IT: I try to get in four days a week of exercise: two days in the gym and two days of sports, such as golf, swimming or tennis. At the gym, I'll stick to a mix of yoga and Pilates or, when I'm traveling for work, I'll do an interval workout on the treadmill. One of the reasons we created Trump Wellness was so that people staying at our hotels could continue their healthy lifestyle while on the road. We teamed up with Under Armour to provide sneakers, exercise gear and free weights that guests can use during their stay. We also rolled out menus of healthy foods for kids and adults, as well as those who have dietary restrictions.
FP: Whatever you're doing is working; you look amazing. Do you have a go-to work outfit?
IT: Not usually, but during the last month of pregnancy you have almost no options. By the end, I felt like if I never saw a black wrap dress again it would be too soon! I'm sympathetic to working moms now as well. From a style perspective, I'm much less fussy. I get dressed very quickly and I usually have one eye on the makeup mirror and one eye on Arabella, who is likely playing with seashells on my bathroom floor. I also pamper myself a lot less.
FP: What are you doing differently this pregnancy than your first?
IT: When I was pregnant with Arabella, I probably read 50 books on pregnancy and parenting. In retrospect, I could have thrown 25 percent of them out the window. You really don't need to study how to change a diaper. As a new mom, you learn pretty darn quickly! I found that for the most part, you just figure it all out.
FP: What was your first labor like?
IT: I woke up in the middle of the night and went on WebMD because I felt uncomfortable, but I couldn't tell if I was in actual labor. The word contraction has a very specific meaning and what I was experiencing didn't feel like one. I thought I had heartburn! I then called the hospital and described my symptoms to a nurse and she said, "You may want to come in now." I had Arabella two hours later!
FP: So quick! What helped you during your delivery?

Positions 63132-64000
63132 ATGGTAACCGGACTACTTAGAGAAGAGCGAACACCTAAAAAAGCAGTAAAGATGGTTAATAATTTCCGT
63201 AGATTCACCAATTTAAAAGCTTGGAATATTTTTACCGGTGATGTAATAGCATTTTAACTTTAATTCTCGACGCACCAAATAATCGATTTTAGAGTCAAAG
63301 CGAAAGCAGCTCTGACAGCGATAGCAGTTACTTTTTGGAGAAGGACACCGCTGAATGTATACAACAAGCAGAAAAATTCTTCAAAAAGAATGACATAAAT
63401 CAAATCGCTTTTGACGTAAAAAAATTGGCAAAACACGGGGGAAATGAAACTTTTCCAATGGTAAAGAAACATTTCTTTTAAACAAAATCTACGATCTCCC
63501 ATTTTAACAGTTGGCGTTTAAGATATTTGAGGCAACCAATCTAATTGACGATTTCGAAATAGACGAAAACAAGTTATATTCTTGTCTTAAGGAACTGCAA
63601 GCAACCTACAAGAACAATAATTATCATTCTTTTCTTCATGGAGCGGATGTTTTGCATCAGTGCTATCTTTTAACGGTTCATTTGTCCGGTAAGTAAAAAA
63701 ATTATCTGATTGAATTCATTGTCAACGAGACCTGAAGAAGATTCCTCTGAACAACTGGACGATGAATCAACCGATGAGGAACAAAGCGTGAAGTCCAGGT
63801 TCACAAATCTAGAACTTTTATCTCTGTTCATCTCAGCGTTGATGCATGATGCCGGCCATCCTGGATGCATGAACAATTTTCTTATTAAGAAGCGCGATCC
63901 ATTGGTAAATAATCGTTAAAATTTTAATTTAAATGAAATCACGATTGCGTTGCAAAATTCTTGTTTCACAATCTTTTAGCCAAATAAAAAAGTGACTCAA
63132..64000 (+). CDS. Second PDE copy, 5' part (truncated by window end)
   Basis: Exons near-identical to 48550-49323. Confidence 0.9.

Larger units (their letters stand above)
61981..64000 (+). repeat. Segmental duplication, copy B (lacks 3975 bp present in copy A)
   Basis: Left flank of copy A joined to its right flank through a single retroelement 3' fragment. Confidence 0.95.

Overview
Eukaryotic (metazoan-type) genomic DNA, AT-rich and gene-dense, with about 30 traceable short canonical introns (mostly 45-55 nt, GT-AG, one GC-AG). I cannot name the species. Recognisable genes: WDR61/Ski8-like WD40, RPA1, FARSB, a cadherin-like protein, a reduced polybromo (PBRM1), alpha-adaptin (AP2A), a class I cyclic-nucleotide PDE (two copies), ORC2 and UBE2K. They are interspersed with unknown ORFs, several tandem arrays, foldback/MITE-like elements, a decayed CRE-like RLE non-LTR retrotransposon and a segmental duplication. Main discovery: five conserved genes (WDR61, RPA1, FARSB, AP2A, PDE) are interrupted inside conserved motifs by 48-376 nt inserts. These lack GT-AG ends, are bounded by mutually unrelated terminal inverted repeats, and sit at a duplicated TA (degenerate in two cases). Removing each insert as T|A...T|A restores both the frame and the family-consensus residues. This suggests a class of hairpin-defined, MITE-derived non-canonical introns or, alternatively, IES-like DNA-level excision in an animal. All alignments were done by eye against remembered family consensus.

IT: Jared and I made a playlist for the delivery of all the songs from our relationship. Arabella was actually born while my wedding song, "This Year's Love" by David Gray, was playing. It was a coincidence, but it was cool!
FP: How is Arabella adjusting to the news of a sibling?
IT: We had Arabella with us when we found out the sex of the new baby and, after, we bought her a baby doll of the same gender. I think she understands what's coming, but then she throws me periodically by rubbing her own belly and saying, "My baby sibling!" So, I don't know if she fully gets the biological elements of what's going to transpire, but she knows something is about to change. One thing I'd like to continue is that once a week Arabella comes into the office and we have a lunch date. A working lunch, so to speak.
FP: What a nice tradition!
IT: I had very busy parents, but I really appreciated having a set of traditions during my own childhood, like consistently celebrating holidays at the same place. I want that for my own household, so I put Arabella to bed myself every night. I don't schedule anything between 6:30 and 7:30 p.m. so I can run home and give her a bath. Then we read books and cuddle and I put her to bed. After, I go back to work or go out, but that time is essential for me. Also, we rarely commit to anything on the weekends. Every Friday night, we have dinner together as a family and I cook. Saturdays and Sundays, we just like to be together.
FP: How has motherhood differed from what you envisioned?
IT: It's a lot more chaotic than I could have imagined. Trying to create black-and- white schedules doesn't work. You have to become much more flexible and malleable in your thinking and in the ways you get things done.
FP: What's Jared like as a dad?
IT: He's very loving, caring and hands-on. He really understands how to relate to Arabella. He's better than I am about assessing her mood and adapting accordingly. Sometimes, I'll come in from work and I'm exhausted and I really want to cuddle, but she's hyper. I'll still say, "Oh, Arabella, come give me a hug," but she wants nothing to do with it! He's taught me to be better about reacting to her moods.
FP: What do you hope Arabella and your new baby learn from you?
IT: The most important thing is that they know how loved they are. I also hope they don't perceive my work as a detriment to how I was as a mother, but rather as something they admire. As a working mom, I'm doing my best to balance everything so they never feel like I wasn't there for them.